2nd Circuit Affirms Validity Of Louboutin’s Trademark Red Soles

By Joseph Mandour on September 5, 2012

high-heel-thumb-200x150-30643California – The Second Circuit on Wednesday ruled that French high fashion shoemaker Christian Louboutin is entitled to trademark protection for the iconic red soles on its shoes, dealing a blow to competing fashion house Yves Saint Laurent in its bid to outfox Louboutin’s infringement claims.

Louboutin had asked the appeals court to review a New York district judge’s August 2011 denial of its motion for a preliminary injunction against YSL’s alleged trademark infringement. The district court found that Louboutin’s trademark was likely not enforceable and declined to enter a preliminary injunction against YSL’s use of the trademark.

But the district court’s holding that a single color can never serve as a trademark in the fashion industry is inconsistent with the Supreme Court’s decision in Qualitex Co. v. Jacobson Products Co., and so the lower court erred by resting its denial of Louboutin’s preliminary injunction motion on that ground, the Second Circuit said.

The appeals court concluded that Louboutin’s trademark, consisting of a red, lacquered outsole on a high fashion woman’s shoe, has acquired limited “secondary meaning” as a distinctive symbol that identifies the Louboutin brand.

The Second Circuit limited the trademark to uses in which the red outsole contrasts with the color of the remainder of the shoe, ruling that only the modified trademark is entitled to trademark protection.

Because Louboutin tried to enjoin YSL from using a red sole as part of a monochrome red shoe, the appeals court partially affirmed the district court’s order insofar as it declined to enjoin the use of red lacquered outsoles in all situations. It partially reversed the district court’s ruling insofar as it purported to deny trademark protection to Louboutin’s use of contrasting red lacquered outsoles.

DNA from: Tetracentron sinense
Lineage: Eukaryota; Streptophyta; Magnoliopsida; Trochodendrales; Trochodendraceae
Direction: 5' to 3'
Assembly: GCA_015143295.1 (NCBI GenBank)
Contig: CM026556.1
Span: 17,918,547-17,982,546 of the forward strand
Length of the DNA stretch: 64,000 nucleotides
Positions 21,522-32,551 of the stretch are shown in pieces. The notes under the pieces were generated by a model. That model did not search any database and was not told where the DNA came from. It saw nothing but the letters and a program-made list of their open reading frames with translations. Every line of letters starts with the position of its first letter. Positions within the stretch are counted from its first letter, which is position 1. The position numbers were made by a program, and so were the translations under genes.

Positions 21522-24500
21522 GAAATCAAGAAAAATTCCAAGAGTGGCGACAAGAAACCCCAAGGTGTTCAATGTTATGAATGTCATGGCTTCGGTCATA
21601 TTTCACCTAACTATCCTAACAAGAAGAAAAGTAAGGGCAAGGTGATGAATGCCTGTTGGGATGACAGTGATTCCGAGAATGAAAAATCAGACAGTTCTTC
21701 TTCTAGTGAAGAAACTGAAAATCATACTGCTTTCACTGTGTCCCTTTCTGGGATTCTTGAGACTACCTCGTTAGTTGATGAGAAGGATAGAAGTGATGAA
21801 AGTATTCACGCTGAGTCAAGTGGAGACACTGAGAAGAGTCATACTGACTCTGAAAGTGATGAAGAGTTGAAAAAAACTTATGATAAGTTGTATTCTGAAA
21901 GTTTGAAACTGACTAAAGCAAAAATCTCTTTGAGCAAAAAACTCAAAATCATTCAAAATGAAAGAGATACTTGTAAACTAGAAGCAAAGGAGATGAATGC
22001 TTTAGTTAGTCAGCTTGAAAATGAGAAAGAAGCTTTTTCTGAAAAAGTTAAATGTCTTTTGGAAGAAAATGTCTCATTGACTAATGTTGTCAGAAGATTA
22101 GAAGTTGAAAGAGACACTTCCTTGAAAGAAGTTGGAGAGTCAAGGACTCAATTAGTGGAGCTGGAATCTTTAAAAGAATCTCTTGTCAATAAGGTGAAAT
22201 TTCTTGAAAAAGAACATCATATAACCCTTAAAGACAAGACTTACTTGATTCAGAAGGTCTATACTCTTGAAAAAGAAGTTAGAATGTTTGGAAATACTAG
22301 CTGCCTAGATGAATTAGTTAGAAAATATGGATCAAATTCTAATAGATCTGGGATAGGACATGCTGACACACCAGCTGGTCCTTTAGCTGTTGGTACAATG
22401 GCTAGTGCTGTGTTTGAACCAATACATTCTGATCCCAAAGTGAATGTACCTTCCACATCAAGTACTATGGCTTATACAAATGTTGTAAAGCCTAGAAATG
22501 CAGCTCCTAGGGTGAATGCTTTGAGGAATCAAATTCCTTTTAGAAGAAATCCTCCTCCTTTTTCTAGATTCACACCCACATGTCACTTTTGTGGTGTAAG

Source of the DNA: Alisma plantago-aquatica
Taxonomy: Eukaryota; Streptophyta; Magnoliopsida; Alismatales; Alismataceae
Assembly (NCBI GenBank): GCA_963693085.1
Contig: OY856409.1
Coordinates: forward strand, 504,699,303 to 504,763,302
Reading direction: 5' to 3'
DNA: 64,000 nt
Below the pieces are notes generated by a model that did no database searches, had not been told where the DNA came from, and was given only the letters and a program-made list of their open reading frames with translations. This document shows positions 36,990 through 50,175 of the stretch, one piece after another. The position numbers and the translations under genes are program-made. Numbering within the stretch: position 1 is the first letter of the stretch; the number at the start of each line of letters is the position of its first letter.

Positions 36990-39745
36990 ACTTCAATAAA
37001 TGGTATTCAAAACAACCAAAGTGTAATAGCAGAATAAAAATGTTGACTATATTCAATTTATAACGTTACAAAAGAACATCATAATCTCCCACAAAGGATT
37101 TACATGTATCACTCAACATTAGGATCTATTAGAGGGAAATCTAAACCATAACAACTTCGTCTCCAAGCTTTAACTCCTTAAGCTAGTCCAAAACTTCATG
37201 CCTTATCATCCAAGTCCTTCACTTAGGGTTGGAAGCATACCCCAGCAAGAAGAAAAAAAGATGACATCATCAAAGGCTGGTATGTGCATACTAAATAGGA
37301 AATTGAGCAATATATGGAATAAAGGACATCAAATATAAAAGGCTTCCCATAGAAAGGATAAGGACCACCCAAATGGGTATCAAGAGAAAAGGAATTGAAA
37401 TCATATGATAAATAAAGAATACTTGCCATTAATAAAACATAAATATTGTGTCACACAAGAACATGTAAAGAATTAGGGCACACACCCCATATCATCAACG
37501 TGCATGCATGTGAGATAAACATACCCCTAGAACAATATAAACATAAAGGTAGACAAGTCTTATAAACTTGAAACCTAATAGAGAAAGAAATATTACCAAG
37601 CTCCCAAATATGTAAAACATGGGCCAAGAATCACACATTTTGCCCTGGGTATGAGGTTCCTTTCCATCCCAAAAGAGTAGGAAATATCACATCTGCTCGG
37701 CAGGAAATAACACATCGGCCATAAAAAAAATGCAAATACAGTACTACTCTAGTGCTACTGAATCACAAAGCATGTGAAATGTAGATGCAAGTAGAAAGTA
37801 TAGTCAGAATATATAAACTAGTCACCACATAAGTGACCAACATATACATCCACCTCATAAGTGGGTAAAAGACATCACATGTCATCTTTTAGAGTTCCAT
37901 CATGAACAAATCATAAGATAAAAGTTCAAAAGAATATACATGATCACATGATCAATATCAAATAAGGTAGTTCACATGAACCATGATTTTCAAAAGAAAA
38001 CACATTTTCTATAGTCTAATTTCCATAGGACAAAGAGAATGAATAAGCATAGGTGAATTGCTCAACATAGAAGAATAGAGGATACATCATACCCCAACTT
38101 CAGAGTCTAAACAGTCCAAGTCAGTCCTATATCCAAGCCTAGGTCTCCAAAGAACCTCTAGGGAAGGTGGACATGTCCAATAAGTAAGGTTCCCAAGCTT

Louboutin, a designer of high-fashion women’s footwear and accessories, has since 1992 painted the “outsoles” of his women’s high-heeled shoes with a high-gloss red lacquer. He registered the red lacquered outsole as a trademark with the United States Patent and Trademark Office in 2008.

In 2011 YSL prepared to market a line of monochrome shoes in purple, green, yellow, and red. Louboutin learned that YSL was marketing and selling a monochrome red shoe with a red sole, requested the removal of the allegedly infringing shoes from the market, and briefly entered into negotiations with YSL in order to avert litigation. Louboutin filed his trademark infringement complaint against YSL in April 2011, after those negotiations failed.

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